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Home / News and Events / General News / CDC Names Vanderbilt to National Autism Monitoring Network
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CDC Names Vanderbilt to National Autism Monitoring Network
 
January 15, 2015

The Centers for Disease Control has awarded Vanderbilt University $1.8 million over the next four years to monitor the number and characteristics of 8-year-olds with Autism Spectrum Disorder and other intellectual disabilities. Vanderbilt is one of 10 sites across the country funded by the CDC to form the Autism and Development Disabilities Monitoring Network.

Zachary E. Warren, Ph.D.
Zachary E. Warren, Ph.D.

“This funding will increase our fundamental scientific understanding of ASD and changes in prevalence,” said Zachary Warren, Ph.D., associate professor of Pediatrics and principal investigator for the CDC ADDM grant at Vanderbilt. “It will also provide us with critical information that will enhance our ability to care for children with ASD in our own backyard.”

The number of children diagnosed with autism or a related disorder has increased significantly over the past 30 years. In a CDC report from 2010, about 1 in 68 children across the country was identified with ASD.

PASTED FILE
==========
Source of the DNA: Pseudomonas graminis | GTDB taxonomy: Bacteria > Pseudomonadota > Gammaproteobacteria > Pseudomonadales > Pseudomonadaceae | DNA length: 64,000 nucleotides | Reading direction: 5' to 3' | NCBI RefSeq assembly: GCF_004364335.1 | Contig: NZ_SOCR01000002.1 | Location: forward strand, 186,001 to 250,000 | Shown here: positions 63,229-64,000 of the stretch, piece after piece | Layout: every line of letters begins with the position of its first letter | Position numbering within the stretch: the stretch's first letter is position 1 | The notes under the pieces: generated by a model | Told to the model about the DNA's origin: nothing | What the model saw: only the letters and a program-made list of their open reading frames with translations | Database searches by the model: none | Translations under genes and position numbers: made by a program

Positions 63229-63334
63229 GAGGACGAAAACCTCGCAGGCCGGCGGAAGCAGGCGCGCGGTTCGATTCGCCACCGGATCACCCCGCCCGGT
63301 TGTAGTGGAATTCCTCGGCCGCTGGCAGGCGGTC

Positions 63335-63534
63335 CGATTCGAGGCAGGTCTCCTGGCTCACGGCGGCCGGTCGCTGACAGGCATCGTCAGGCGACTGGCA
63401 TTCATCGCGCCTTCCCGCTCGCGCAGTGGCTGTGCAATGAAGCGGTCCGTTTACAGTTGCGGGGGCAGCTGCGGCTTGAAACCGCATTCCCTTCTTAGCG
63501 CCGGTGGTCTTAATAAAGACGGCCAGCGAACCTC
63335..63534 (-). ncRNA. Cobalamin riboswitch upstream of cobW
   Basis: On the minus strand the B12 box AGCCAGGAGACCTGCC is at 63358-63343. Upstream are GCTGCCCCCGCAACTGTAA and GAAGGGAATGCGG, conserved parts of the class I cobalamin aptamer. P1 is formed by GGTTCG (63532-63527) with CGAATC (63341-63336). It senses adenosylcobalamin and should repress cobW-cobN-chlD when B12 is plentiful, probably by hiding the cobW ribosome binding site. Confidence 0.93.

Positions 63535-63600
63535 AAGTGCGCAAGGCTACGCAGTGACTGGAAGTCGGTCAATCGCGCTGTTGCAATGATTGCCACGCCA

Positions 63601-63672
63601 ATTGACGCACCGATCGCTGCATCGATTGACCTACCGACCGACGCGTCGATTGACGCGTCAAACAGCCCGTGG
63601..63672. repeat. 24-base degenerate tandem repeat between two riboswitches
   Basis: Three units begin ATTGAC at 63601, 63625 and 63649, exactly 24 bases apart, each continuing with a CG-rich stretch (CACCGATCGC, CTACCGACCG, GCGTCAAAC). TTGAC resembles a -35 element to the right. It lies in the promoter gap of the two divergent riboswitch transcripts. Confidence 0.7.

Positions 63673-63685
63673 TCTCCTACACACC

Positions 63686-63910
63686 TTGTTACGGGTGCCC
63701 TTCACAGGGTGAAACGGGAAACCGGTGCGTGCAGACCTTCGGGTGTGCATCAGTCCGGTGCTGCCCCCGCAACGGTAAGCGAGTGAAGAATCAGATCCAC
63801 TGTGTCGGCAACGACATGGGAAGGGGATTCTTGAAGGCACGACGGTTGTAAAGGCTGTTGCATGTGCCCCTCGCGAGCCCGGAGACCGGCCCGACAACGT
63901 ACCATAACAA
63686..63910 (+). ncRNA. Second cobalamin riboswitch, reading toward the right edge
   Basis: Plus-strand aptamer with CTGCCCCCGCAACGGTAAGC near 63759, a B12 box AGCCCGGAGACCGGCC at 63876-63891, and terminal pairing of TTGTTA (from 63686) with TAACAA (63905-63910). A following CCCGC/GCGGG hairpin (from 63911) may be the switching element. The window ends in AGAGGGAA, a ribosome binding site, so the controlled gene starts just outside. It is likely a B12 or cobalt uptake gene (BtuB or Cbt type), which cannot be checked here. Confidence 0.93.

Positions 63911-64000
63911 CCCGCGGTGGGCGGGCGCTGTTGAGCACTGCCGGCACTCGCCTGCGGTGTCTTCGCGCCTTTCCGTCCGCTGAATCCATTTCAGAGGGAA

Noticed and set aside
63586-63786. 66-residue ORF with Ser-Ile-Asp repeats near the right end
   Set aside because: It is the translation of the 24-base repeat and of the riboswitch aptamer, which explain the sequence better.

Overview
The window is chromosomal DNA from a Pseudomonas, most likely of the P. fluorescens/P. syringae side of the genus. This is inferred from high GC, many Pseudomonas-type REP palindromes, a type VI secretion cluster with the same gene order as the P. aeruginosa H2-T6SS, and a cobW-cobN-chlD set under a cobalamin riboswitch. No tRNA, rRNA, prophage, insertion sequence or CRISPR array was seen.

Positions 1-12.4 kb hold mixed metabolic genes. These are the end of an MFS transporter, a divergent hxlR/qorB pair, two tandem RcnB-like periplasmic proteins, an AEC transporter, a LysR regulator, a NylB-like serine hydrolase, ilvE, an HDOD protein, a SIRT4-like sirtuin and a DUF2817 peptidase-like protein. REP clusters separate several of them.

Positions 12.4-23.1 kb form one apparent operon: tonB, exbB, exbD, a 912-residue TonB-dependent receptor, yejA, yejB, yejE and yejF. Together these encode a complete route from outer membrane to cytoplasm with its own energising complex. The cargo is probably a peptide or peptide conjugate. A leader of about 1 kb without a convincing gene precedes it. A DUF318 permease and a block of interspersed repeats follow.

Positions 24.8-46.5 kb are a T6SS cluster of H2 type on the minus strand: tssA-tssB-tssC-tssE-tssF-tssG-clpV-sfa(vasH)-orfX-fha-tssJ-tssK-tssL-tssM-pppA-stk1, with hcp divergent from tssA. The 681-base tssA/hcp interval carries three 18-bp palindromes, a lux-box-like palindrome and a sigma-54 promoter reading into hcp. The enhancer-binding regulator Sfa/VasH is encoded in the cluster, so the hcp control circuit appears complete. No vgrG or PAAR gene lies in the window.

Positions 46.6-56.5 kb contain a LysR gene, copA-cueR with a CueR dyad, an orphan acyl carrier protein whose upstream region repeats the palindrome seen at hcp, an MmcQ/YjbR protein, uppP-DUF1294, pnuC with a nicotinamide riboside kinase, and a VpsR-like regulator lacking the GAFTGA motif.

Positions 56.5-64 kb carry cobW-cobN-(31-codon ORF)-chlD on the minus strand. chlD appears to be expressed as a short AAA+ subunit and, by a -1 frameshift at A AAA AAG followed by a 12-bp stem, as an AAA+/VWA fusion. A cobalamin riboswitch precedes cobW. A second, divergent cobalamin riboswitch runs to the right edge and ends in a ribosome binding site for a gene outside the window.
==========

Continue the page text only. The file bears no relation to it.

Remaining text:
Investigators at Vanderbilt are seeking to more accurately quantify the prevalence of children in Middle Tennessee with ASD. Funding will also help determine the age of diagnosis and identify groups of children who may be missing an accurate diagnosis. The network will also attempt to understand the increases in the number of children identified with ASD and start education and outreach activities in their communities.

The Vanderbilt ADDM site will conduct two waves of population estimates of ASD and intellectual disability via comprehensive medical and educational record surveillance. The surveillance includes a focus on understanding ASD in traditionally under-represented and under-ascertained groups.

“A unique feature of the Vanderbilt site is surveillance among children in state custody, one of the most vulnerable groups of children,” Warren said. “We are fortunate to have a long standing relationship with the Department of Education, the Department of Children’s Services, and the Tennessee Department of Health to proactively understand how best to care for children with special health care needs.”

The Vanderbilt ADDM network team includes, Melissa McPheeters, Ph.D., MPH, as director of epidemiology; Richard Epstein, Ph.D., MPH, as director of epidemiology for vulnerable populations; Pablo Juarez, M.Ed., BCBA, as director of stakeholder engagement; and Richard Urbano, Ph.D. as data coordination lead. 

The ADDM network was created in 2000 to determine the scope of ASD across the country. CDC will invest more than $20 million to enhance tracking at ADDM sites.  Vanderbilt is one of two sites added to the network in 2015.

 
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